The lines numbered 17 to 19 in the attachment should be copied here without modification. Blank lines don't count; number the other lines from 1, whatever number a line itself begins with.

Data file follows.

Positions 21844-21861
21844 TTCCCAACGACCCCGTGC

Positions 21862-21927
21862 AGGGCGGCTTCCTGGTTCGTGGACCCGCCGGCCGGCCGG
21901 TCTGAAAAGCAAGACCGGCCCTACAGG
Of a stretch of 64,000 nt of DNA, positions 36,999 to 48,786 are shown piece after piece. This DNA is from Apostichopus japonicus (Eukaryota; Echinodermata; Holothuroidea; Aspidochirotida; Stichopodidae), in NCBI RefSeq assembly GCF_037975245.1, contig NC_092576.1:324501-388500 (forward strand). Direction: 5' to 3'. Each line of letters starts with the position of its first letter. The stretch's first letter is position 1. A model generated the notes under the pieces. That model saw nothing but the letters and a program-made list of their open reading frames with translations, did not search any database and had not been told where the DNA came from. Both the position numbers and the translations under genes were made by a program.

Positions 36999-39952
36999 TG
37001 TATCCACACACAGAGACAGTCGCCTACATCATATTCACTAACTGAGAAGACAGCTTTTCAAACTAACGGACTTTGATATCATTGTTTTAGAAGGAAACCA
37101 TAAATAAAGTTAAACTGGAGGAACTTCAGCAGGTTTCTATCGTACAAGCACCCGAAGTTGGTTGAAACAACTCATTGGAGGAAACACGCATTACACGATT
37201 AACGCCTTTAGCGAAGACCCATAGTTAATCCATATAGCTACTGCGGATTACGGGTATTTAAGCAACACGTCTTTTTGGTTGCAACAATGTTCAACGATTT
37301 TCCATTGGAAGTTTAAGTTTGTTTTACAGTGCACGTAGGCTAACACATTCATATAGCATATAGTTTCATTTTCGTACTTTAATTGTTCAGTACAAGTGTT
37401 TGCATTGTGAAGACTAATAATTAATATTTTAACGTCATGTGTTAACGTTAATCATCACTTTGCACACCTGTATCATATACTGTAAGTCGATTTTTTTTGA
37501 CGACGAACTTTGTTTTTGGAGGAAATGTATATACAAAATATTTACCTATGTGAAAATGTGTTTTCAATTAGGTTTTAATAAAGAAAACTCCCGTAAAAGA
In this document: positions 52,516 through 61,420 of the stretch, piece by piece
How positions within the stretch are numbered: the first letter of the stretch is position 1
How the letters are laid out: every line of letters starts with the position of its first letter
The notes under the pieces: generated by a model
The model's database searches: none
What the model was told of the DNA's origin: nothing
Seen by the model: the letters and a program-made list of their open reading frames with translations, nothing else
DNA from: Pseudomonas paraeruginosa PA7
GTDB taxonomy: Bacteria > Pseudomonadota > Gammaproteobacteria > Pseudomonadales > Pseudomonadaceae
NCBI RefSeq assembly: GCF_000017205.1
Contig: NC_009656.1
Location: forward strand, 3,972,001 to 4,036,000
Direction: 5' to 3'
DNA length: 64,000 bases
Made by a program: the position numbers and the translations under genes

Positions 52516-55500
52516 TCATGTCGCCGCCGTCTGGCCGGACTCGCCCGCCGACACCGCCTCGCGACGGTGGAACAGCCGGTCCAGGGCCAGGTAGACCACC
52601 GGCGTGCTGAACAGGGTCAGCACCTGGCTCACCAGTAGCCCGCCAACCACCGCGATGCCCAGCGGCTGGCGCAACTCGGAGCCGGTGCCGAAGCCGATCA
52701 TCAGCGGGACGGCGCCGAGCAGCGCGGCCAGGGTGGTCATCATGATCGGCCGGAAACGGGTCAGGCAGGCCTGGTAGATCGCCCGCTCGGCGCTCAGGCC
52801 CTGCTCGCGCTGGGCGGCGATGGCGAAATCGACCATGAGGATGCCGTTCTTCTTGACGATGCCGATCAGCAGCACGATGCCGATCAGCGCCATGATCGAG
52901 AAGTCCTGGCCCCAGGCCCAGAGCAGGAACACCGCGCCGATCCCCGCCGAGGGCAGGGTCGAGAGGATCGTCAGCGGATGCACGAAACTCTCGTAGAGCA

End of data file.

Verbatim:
How the letters are laid out: every line of letters starts with the position of its first letter
The notes under the pieces: generated by a model
The model's database searches: none